[opendtv] Bendov paper and power limits

  • From: "Manfredi, Albert E" <albert.e.manfredi@xxxxxxxxxx>
  • To: <opendtv@xxxxxxxxxxxxx>
  • Date: Mon, 2 Oct 2006 17:38:02 -0400

Bob Miller wrote:

> All I know is the California law stipulating 8 Watts on
> and 1 Watt on standby. The debate in the Senate Commerce
> Committee was pretty intense over this issue.

Came from the EU. I did a brief search on line, no luck.

> How much will an 18 to 22 Watt receiver cost those
> demographically challenged folks the converter box is
> aimed at in spirit at least?
>
> What does 2 Watts cost 24/7/365?

First, it's not on 24/7. I'd say even if it were, that's still noise
level. Not saying that limiting the power draw is a bad thing. Just
let's not make more of it than it deserves. How many 22W bulbs do you
worry about in a typical home? Most people think nothing of running 60
or 100W bulbs constantly, more than one in each room, even if they're
not in the room. If you make a huge deal about a very small percentage
of savings, it doesn't seem so productive.

Of course, politicians are after VOTES, not necessarily doing what is
technically most productive.

On the Bendov paper, what does all this mean?

"Distributed on-channel transmission could play a critical role in the
transition to software-defined DTTV. As S2Rx receivers become available,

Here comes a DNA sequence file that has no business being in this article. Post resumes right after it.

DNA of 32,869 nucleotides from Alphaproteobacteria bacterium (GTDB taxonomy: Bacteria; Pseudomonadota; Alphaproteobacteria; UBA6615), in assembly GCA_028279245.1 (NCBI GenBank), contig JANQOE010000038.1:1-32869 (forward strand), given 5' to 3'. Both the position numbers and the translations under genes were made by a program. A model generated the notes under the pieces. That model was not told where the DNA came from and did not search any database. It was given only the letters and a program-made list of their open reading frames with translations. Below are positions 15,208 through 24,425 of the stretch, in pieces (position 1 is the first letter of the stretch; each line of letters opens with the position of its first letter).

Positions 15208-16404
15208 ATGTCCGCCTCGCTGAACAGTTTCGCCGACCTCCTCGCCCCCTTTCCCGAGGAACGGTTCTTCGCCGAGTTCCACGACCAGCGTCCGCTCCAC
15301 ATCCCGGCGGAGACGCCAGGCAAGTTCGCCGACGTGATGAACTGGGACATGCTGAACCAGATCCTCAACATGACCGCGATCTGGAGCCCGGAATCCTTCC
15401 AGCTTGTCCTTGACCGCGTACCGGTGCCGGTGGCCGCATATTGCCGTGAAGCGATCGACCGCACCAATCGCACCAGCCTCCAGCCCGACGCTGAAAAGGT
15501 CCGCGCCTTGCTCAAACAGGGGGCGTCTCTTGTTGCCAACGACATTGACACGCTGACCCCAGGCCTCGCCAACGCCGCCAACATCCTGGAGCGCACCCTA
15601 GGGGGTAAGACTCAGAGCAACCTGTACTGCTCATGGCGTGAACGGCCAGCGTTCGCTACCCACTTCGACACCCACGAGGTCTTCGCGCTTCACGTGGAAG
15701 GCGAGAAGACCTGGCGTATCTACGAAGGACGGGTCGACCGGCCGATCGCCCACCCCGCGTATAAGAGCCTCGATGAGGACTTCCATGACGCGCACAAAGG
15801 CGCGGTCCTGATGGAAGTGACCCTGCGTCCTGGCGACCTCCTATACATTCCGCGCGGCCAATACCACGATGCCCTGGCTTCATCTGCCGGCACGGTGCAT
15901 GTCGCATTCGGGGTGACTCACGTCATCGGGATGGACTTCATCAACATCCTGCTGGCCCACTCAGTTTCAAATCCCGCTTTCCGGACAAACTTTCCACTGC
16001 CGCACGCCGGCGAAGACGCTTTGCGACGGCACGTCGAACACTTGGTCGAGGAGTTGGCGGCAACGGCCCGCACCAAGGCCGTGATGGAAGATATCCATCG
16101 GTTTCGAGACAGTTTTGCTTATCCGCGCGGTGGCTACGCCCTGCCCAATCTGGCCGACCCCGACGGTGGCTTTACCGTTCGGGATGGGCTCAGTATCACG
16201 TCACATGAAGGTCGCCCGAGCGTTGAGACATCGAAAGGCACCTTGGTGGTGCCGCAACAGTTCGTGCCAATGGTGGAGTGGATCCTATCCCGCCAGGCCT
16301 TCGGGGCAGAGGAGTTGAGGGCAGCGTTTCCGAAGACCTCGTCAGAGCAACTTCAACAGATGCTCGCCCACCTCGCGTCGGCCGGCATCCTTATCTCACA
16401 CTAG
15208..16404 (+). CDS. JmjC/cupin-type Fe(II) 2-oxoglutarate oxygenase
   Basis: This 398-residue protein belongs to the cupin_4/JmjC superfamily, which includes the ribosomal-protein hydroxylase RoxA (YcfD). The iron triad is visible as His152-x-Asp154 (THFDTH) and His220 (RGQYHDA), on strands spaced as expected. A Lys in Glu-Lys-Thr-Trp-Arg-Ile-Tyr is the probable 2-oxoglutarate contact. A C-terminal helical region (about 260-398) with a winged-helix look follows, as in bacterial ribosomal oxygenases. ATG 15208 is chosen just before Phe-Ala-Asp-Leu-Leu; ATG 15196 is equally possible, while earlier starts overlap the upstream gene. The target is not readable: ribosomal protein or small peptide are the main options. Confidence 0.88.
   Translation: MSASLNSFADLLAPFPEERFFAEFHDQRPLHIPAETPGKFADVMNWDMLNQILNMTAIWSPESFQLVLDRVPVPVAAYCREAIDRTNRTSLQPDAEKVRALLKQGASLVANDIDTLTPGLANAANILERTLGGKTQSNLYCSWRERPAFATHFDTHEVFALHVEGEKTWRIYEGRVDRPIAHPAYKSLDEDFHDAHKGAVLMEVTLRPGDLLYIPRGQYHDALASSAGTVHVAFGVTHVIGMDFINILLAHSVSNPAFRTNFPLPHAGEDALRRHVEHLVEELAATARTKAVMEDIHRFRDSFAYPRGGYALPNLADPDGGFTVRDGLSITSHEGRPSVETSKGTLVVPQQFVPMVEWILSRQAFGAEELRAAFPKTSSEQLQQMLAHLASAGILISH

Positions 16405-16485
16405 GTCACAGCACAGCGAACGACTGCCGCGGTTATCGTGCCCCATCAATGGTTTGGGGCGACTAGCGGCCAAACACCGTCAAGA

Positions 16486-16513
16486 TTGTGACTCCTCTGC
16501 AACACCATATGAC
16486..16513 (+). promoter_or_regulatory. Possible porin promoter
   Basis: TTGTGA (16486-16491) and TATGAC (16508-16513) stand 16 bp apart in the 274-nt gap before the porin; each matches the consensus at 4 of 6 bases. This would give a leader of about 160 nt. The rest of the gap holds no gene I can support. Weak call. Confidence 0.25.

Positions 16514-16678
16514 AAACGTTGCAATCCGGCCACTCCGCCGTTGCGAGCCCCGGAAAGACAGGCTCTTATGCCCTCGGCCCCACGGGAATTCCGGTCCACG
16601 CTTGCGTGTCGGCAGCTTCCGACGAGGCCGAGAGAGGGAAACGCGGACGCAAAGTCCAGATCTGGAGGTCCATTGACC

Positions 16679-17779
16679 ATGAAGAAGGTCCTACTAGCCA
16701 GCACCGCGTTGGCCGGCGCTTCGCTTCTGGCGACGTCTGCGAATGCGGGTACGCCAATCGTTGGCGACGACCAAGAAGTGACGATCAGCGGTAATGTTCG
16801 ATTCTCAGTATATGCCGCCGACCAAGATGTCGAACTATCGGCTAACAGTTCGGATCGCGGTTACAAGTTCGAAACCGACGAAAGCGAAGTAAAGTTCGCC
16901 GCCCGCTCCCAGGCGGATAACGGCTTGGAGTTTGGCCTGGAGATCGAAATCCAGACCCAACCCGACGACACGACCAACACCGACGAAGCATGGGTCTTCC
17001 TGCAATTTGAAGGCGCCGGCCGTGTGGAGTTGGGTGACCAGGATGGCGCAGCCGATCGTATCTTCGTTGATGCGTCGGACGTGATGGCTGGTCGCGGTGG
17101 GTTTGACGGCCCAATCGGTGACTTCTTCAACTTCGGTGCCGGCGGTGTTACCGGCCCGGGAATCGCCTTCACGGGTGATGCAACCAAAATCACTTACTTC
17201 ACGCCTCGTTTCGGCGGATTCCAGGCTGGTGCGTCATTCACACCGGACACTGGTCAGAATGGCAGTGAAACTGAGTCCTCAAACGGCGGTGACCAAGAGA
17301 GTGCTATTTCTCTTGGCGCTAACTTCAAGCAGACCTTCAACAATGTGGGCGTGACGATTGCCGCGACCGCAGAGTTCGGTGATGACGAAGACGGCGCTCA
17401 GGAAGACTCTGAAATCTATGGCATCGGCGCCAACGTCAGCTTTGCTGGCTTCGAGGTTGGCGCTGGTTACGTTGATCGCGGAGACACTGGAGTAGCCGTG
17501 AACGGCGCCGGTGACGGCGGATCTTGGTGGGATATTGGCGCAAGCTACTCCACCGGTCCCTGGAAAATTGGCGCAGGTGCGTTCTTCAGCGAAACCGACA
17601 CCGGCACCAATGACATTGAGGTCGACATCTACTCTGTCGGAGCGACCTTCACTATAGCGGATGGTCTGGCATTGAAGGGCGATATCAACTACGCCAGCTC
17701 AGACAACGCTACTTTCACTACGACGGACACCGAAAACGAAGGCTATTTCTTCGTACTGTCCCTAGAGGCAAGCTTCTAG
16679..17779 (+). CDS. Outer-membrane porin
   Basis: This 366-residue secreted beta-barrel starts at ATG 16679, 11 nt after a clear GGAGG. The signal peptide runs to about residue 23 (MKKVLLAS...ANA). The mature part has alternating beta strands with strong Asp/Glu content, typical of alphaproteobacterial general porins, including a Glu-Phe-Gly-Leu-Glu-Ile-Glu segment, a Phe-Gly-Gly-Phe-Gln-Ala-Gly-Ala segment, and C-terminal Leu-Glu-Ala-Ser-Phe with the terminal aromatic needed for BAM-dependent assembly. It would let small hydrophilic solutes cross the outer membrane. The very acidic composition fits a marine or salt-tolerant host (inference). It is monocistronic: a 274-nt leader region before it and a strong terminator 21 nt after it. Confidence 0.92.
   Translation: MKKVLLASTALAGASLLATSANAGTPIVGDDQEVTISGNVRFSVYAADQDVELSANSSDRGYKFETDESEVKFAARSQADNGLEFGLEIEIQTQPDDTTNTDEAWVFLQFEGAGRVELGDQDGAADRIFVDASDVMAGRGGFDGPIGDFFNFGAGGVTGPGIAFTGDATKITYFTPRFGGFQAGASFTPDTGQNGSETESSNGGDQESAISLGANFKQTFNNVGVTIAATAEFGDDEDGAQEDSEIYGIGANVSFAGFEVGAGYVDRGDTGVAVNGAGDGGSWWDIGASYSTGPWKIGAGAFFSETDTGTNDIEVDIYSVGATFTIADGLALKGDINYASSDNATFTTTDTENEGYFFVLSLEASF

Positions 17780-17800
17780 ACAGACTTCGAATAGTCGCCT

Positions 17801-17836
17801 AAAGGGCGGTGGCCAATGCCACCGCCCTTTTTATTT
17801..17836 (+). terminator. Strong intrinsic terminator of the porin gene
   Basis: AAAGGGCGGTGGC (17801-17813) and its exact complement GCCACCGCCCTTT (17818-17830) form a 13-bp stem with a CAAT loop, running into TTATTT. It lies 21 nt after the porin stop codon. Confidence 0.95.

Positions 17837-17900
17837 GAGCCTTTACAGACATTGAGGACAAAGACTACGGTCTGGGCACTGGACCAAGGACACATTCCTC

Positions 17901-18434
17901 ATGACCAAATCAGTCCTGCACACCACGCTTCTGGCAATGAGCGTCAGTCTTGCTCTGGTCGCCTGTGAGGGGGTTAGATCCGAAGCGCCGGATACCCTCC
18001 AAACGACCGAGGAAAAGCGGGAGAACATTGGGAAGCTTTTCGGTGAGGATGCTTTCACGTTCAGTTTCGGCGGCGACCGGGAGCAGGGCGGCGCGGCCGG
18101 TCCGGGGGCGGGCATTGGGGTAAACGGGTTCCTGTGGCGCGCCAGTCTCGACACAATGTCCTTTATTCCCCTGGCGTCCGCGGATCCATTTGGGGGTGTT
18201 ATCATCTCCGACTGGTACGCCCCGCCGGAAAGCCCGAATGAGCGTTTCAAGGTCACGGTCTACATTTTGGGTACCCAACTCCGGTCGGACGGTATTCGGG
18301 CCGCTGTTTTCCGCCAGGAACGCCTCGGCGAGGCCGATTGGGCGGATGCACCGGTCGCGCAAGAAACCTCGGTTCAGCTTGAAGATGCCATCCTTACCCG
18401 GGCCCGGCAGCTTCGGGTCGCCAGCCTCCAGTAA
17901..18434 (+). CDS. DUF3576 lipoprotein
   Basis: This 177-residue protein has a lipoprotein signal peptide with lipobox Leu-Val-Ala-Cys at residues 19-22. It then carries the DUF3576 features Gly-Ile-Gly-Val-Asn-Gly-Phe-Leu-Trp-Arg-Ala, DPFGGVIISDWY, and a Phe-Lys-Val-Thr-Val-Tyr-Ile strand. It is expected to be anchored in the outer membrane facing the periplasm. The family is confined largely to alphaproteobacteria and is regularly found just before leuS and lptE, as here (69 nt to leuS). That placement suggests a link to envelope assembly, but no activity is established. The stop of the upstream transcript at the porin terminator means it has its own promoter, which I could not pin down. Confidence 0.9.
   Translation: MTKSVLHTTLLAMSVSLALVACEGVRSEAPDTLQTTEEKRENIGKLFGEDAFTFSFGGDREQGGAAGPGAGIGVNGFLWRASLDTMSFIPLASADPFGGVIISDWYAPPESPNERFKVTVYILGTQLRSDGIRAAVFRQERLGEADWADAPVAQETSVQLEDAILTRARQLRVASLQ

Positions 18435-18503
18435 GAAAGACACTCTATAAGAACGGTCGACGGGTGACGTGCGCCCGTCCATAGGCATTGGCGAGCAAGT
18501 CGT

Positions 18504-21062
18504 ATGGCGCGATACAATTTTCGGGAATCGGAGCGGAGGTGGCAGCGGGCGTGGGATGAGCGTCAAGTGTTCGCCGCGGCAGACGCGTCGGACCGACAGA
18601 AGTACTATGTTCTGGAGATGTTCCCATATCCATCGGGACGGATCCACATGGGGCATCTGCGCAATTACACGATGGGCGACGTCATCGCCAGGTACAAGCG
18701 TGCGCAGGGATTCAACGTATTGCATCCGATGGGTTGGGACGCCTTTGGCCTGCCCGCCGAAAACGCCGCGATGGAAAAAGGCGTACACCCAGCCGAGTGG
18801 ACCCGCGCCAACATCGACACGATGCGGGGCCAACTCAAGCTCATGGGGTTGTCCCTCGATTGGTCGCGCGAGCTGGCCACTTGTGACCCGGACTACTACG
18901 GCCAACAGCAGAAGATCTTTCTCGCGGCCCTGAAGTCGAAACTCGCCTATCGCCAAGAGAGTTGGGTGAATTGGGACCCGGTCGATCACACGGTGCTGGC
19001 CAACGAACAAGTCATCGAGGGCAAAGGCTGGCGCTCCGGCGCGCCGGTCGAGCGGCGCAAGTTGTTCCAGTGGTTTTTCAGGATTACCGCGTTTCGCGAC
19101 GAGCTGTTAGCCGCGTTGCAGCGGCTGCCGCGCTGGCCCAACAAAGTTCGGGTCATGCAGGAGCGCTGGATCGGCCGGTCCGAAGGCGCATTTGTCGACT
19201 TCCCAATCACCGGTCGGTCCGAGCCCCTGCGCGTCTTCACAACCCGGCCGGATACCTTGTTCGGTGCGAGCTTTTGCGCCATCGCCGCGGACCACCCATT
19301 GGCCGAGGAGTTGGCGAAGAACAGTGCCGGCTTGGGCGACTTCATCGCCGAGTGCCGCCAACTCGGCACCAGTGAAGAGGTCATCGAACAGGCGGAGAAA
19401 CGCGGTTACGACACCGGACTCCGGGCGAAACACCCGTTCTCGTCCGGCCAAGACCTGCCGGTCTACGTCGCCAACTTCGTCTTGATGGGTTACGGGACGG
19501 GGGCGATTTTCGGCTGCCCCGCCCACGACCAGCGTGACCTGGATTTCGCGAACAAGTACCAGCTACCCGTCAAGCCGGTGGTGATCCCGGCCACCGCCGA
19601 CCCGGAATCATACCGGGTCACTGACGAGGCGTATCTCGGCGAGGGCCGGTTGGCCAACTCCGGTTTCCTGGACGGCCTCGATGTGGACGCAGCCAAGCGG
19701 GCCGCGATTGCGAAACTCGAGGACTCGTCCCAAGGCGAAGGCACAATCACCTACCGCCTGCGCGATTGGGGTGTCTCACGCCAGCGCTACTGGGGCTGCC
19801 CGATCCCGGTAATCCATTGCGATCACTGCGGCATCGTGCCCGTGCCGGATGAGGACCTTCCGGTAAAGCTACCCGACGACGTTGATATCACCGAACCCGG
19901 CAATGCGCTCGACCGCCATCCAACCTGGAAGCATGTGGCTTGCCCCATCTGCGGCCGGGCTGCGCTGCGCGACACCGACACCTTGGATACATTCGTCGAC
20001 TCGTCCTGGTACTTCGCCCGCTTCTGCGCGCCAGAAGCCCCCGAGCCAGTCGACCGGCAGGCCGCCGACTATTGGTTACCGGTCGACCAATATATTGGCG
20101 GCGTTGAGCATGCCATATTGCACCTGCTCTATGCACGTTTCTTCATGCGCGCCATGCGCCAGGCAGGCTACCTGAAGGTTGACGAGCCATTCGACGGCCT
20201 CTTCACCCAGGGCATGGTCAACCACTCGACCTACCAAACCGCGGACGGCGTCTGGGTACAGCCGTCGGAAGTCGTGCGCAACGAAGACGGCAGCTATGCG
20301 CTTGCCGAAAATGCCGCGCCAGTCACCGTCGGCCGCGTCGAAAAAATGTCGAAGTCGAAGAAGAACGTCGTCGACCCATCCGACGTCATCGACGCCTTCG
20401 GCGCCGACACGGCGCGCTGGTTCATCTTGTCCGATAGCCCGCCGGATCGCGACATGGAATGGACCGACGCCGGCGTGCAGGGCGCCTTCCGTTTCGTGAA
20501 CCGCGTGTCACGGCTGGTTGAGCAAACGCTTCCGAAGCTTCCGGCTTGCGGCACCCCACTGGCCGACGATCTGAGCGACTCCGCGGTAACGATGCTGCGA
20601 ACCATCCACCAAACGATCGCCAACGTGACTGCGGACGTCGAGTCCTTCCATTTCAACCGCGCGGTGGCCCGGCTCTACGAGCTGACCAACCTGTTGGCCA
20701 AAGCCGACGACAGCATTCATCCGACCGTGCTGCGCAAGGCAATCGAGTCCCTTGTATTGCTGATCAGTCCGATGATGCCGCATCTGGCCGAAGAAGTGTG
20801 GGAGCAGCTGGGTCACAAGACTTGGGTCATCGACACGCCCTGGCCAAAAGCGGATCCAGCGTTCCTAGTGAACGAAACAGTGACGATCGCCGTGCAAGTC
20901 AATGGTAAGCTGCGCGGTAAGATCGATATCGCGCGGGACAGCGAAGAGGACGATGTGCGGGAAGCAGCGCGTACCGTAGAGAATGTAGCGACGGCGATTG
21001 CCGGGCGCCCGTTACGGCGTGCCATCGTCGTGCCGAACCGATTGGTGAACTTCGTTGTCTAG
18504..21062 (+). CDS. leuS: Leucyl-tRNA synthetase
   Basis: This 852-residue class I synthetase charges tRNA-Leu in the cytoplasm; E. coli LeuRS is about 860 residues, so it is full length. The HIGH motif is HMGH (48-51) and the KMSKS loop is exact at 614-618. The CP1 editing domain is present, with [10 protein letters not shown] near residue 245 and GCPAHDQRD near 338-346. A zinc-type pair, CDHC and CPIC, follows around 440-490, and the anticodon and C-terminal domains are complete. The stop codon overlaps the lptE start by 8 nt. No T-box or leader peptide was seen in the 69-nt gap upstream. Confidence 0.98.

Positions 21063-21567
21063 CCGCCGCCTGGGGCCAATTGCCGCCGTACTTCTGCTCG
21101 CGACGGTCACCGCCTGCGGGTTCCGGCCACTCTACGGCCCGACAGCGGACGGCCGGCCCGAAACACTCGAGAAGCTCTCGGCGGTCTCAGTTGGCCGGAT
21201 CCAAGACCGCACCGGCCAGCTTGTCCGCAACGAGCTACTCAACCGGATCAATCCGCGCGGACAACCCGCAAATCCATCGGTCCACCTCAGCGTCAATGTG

the modulation of distributed on-channel transmitters would be switched
from 8-VSB to COFDM. The main transmitter, using 8-VSB modulation, will
continue to serve all legacy receivers. Meanwhile, switching to COFDM
modulation will significantly increase the quality of service in areas
not covered by the main 8-VSB transmitter and create entirely new
service for mobile DTTV users."

Is he suggesting a SFN where both 8-VSB and COFDM are used in
overlapping coverage zones of the same frequency channel?

Aside from that, I think he's making too big a deal about modulation.
DBS is a very good counter-example. Its success is not because it offers
"triple play" (TV, broadband Internet, and telephony) not because it
offers interactivity, not because it offers mobile service, and not
because it uses COFDM. Similarly, even though it does use COFDM, success
of Freeview in the UK is primarily due to the greater channel offerings
to fixed TVs, compared with PAL. So let's keep this all in perspective.

TV service is like shopping malls. No matter how convenient and how
ample the parking, the only way to attract customers is to have the
right stores. OTA broadcasters are evidently not so keen to offer the
right stores. Just create some sports-related multicasts and see what
happens.

Bert
 
 
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